If they introduce their services as “independent advice”, insurance distributors will need to assess a sufficiently large number of insurance contracts offered on the market before making any recommendation to a client. In theory, this obligation might force insurance brokers to extend their assessment to insurance contracts offered by insurance companies with which they do not have any special collaboration. This would be an interesting change as currently, it is not uncommon to see brokers recommending only the products of short-listed insurance companies.

V.     Categorisation of clients

This is arguably the second good news for the industry. The implementation law authorises insurance distributors to categorise each client as either a retail or a professional client. When dealing with professional clients, insurance distributors will be allowed not to carry out certain duties or provide certain information normally required (e.g. information on inducements, annual reports, appropriateness or suitability tests…). This possibility, which has been available to the investment sector since MiFID I, had long been requested by insurance professionals.

VI.     No execution-only regime

The possibility to offer insurance services on non-complex insurance products without giving any piece of advice and, therefore, without carrying out any suitability or appropriateness test (the so-called “execution-only”) was also an important expectation of the insurance sector. However, the implementation law does not allow for this possibility. The reason invoked by the Government is that the criteria used to determine whether an insurance product is complex or not are too vague – one could have thought that adopting clear criteria was precisely its job.

VII.     Insurance cross-selling

Under Belgian law, cross-selling practices including at least one insurance product were strictly prohibited by the Economic Law Code. This changes with the implementation law, which allows and regulates the cross-selling of insurance products sold together with another non-insurance product or service.

This is a paradoxical gift from the IDD, which was meant to bring new regulations on insurance cross-selling practices – which are currently allowed in many EU countries – and which will lead to a relaxation of the Belgian cross-selling regime which was already very strict.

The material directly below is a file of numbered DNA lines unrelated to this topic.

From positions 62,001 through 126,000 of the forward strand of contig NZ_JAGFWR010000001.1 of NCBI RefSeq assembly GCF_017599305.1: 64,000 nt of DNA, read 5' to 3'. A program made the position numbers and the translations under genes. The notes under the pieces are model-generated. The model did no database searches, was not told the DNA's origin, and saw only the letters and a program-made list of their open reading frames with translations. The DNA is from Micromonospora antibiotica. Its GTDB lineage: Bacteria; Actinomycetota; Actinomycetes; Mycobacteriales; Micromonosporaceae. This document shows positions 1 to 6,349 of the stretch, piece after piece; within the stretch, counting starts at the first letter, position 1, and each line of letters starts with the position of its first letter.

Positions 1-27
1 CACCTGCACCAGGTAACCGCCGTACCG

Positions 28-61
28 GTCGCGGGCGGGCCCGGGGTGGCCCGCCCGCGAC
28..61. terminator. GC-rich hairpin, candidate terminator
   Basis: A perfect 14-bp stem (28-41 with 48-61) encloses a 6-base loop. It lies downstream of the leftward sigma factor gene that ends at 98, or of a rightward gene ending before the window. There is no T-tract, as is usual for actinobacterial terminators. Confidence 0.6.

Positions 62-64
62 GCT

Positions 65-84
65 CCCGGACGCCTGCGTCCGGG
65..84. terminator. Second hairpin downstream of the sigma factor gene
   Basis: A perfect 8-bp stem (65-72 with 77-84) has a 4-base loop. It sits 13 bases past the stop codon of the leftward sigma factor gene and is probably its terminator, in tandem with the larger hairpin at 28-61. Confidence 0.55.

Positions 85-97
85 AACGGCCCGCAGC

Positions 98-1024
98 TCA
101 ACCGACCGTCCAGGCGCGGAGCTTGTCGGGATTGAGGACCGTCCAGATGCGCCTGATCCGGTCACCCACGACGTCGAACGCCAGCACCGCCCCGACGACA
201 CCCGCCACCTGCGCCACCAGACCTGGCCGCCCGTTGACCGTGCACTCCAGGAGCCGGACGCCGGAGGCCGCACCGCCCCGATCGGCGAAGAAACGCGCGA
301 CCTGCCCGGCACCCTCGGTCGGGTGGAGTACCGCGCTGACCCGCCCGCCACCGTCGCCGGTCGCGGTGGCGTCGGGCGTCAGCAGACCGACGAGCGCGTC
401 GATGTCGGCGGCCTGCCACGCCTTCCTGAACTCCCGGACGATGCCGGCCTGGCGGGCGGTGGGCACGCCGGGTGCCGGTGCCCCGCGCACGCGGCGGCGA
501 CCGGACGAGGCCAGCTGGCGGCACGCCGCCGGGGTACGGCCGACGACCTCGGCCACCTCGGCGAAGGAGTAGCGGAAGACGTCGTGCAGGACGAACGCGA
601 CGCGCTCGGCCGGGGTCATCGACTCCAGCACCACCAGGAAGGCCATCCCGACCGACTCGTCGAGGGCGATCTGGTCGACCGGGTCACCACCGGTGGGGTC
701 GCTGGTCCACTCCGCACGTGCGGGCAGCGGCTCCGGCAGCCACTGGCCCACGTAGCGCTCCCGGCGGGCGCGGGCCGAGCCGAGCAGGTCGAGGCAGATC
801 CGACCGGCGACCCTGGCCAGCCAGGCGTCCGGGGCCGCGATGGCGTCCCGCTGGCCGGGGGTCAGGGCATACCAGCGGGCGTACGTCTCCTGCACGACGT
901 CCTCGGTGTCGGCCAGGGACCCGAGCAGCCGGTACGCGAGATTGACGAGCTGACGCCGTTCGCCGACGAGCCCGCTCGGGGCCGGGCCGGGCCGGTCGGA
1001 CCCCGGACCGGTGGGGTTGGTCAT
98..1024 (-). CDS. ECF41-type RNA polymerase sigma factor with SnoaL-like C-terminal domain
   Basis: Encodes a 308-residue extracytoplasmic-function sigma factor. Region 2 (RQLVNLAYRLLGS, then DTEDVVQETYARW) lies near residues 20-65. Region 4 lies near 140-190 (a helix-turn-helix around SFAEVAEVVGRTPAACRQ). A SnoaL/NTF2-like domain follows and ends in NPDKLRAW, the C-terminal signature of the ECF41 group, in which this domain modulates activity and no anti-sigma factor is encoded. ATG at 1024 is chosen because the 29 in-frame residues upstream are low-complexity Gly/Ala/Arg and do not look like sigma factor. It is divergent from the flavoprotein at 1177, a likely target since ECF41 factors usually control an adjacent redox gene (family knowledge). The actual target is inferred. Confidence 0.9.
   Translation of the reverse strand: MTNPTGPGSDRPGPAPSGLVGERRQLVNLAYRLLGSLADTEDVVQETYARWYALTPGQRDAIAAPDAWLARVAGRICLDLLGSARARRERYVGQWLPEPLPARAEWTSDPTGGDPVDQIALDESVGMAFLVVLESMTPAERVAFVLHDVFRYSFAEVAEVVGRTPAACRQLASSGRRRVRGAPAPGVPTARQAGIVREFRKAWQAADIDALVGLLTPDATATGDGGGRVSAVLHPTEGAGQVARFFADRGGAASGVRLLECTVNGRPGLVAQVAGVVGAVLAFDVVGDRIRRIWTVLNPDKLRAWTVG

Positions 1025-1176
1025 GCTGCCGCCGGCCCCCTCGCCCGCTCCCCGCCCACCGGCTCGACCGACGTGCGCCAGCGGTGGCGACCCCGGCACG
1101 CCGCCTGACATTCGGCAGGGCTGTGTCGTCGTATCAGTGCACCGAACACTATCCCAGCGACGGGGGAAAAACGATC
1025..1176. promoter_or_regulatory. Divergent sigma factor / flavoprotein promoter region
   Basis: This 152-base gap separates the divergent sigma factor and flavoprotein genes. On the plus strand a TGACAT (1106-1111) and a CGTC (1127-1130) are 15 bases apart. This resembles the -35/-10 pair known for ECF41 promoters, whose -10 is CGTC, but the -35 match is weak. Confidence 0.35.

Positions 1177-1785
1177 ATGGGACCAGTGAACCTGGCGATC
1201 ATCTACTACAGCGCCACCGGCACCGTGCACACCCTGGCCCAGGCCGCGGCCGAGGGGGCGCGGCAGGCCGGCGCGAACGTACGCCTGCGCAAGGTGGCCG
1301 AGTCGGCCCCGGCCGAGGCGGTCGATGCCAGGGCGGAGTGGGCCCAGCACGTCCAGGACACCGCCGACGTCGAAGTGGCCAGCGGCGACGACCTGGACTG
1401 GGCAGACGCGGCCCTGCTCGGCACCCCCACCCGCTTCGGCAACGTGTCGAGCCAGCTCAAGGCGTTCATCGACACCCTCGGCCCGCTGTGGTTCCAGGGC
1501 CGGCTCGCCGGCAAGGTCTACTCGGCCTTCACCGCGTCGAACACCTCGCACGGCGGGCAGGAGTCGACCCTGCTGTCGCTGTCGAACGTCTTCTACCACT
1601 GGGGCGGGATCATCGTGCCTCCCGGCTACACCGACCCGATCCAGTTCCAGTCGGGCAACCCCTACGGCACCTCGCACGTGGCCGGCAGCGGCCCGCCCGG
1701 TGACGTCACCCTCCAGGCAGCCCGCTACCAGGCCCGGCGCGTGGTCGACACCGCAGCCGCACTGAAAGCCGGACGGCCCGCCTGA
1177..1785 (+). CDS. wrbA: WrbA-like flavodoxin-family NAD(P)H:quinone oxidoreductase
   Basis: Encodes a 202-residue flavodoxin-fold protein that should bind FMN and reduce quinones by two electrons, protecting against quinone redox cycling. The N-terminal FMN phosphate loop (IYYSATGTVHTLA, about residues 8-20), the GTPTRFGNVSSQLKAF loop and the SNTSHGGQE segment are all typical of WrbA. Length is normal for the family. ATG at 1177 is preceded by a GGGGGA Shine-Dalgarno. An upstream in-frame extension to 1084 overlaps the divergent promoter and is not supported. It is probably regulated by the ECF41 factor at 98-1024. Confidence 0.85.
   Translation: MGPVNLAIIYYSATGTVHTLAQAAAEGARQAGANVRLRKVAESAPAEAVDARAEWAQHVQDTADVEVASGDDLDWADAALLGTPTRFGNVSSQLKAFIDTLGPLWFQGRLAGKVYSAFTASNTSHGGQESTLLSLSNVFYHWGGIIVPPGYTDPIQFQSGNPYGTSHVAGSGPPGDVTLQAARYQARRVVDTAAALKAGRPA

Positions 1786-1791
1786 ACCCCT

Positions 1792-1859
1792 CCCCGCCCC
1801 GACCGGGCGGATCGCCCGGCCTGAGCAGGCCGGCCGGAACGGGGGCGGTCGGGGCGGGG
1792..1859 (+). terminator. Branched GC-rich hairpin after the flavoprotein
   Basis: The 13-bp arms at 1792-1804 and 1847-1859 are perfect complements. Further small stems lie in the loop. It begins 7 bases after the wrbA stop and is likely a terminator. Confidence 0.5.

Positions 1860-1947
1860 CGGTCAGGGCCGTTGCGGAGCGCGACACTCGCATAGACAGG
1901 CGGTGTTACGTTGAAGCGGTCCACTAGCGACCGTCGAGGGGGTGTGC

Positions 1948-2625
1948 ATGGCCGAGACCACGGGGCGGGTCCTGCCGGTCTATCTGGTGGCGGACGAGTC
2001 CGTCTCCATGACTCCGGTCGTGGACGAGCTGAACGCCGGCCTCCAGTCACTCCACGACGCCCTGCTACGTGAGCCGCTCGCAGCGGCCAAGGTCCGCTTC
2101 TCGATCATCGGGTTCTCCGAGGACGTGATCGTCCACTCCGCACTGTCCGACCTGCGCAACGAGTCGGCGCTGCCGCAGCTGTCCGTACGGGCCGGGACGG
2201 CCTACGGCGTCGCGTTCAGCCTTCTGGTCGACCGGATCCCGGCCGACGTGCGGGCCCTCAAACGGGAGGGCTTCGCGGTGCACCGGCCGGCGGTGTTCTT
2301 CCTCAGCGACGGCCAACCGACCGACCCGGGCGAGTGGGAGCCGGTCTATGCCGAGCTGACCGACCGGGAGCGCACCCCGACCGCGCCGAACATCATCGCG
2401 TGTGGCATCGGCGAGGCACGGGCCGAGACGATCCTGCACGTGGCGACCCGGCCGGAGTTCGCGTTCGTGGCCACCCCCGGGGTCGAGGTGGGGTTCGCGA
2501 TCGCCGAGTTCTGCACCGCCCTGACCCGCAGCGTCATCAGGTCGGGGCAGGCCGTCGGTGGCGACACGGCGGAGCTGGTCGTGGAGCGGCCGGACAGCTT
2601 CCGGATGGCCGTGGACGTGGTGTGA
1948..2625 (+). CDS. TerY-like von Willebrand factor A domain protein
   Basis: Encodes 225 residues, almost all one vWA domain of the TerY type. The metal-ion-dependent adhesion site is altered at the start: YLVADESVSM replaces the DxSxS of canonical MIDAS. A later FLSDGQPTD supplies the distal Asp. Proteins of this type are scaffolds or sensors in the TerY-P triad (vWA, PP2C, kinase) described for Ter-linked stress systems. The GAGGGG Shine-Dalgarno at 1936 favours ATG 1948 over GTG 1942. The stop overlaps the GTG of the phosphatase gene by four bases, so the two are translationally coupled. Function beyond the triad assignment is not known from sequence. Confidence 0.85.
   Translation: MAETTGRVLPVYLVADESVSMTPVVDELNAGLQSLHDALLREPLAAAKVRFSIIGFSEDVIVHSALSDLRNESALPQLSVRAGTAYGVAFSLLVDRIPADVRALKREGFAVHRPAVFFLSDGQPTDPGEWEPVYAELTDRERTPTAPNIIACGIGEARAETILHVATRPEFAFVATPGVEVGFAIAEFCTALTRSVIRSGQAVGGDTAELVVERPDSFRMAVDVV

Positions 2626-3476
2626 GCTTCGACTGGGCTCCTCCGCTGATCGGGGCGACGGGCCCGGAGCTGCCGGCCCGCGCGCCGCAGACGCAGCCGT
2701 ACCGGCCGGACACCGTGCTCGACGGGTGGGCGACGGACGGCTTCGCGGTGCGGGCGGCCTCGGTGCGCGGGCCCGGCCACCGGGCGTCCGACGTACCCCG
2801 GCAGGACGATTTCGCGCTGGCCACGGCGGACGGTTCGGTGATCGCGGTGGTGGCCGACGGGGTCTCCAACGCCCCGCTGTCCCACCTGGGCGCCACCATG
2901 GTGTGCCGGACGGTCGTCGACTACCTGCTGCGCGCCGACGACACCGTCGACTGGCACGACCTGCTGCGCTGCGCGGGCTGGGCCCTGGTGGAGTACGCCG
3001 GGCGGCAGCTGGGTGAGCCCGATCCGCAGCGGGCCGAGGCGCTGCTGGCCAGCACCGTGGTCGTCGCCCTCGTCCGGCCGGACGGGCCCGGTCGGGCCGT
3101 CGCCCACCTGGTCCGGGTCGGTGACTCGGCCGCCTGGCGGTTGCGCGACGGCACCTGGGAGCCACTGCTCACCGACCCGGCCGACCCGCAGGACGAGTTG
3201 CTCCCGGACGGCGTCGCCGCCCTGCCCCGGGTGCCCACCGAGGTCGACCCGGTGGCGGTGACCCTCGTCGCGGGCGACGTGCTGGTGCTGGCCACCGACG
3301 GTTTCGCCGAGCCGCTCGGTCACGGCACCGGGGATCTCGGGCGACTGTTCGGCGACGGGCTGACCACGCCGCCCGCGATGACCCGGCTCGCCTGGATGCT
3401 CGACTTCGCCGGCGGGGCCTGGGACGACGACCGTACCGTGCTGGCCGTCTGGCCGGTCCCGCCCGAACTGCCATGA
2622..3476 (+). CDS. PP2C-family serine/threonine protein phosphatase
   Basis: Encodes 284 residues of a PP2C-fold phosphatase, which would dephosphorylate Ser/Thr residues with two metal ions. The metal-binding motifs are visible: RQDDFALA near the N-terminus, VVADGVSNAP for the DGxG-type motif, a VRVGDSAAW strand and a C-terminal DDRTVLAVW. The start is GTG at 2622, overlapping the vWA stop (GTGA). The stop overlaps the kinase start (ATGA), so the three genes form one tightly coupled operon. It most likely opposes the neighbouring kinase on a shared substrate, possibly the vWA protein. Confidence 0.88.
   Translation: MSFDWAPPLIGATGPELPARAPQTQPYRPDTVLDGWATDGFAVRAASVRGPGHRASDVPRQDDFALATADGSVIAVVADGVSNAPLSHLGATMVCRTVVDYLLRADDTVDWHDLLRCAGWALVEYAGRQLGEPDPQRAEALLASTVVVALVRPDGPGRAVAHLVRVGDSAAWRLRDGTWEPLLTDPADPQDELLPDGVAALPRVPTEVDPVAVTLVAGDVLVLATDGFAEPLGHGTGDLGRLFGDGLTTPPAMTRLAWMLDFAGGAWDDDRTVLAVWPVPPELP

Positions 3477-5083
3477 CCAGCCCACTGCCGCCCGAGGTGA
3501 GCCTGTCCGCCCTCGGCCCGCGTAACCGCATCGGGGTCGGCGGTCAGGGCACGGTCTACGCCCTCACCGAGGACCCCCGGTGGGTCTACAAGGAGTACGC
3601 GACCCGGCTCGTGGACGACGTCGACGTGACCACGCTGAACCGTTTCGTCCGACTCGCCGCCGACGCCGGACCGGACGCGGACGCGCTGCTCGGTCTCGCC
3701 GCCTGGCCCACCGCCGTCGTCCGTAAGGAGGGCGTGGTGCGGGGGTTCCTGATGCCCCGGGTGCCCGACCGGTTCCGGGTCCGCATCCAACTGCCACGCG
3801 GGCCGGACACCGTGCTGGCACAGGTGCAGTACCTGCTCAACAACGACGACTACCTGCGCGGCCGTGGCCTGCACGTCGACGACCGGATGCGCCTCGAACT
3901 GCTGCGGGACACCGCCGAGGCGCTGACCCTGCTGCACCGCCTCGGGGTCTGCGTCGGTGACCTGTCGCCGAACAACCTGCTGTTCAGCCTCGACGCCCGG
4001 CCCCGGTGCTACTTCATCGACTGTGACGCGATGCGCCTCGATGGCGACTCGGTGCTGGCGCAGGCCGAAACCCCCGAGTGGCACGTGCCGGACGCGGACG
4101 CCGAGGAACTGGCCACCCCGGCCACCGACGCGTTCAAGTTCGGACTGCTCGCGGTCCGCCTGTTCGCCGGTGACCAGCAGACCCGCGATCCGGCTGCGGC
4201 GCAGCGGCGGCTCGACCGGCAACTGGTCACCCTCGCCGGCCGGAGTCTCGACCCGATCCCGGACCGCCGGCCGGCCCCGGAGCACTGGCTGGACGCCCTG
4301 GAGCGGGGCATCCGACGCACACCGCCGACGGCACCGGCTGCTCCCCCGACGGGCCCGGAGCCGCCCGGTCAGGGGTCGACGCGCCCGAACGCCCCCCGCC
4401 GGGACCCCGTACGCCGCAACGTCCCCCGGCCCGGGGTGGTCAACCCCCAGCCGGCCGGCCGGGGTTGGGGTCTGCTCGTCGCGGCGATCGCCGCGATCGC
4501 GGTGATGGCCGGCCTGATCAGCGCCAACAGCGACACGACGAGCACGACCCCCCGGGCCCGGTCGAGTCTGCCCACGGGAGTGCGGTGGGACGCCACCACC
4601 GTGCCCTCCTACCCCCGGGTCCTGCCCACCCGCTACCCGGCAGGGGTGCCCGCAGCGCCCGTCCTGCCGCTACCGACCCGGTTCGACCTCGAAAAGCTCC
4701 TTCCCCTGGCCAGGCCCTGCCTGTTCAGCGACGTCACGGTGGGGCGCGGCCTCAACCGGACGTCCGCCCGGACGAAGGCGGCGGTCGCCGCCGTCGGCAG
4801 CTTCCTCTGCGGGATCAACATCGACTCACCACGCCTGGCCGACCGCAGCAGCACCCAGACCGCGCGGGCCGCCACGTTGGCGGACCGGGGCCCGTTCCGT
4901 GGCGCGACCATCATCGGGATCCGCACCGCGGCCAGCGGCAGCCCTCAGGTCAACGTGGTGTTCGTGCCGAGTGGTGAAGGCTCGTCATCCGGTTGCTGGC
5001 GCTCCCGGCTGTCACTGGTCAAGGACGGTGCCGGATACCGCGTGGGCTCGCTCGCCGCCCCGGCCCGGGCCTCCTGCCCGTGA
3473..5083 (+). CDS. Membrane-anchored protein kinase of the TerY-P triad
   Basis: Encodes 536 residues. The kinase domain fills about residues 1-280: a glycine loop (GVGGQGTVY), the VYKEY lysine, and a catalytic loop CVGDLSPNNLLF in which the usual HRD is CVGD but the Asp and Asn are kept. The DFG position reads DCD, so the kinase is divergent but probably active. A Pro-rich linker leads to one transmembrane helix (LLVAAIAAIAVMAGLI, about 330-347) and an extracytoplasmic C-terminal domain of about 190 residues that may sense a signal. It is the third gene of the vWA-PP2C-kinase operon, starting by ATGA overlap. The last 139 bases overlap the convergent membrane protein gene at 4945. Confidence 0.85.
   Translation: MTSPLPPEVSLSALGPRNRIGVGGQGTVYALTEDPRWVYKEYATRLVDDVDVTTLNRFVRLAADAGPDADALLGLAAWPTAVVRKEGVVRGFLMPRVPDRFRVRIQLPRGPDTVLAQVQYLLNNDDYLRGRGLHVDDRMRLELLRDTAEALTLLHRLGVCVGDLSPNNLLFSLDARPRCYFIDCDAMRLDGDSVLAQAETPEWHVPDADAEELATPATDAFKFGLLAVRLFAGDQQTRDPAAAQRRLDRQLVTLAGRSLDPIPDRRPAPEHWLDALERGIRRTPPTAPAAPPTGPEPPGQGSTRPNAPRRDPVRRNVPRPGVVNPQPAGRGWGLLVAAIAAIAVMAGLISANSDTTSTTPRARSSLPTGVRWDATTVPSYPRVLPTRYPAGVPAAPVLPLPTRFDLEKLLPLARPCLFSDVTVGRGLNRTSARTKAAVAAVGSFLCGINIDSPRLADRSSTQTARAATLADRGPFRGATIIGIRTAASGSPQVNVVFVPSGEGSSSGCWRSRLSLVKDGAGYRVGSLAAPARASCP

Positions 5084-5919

What remains to be seen is whether the new provisions will also allow the cross-selling of two insurance products together (i.e. without any other non-insurance product or service). This scenario is not regulated by the IDD and the provisions of the implementation law allow room for interpretation. We tend to think this will be the case – that would also be a good news for the industry.

VIII.     Free flow of information from insurance companies to insurance intermediaries

Insurance companies will be expected to provide insurance intermediaries with all the information they need to comply with the applicable information obligations. This ancillary obligation seems to have slipped under the radar but we think it could have a serious practical impact. Indeed, one could argue that this obligation will force insurance companies to provide key information on their products to any insurance broker willing to recommend their products, whether or not the concerned insurance companies entertain a privileged relationship with the said broker. We are looking forward to seeing how the industry will react.

IX.     Entry into force

Initially foreseen to enter into force on the 1st October 2018 as requested by the IDD, the new law will finally come into force on the 10th day following its publication in the Belgian Official Gazette (not yet published).

Even though the IDD has been known to the sector for quite a while, it is doubtful such short notice will be enough for all insurance actors to get in line with the Belgian new requirements.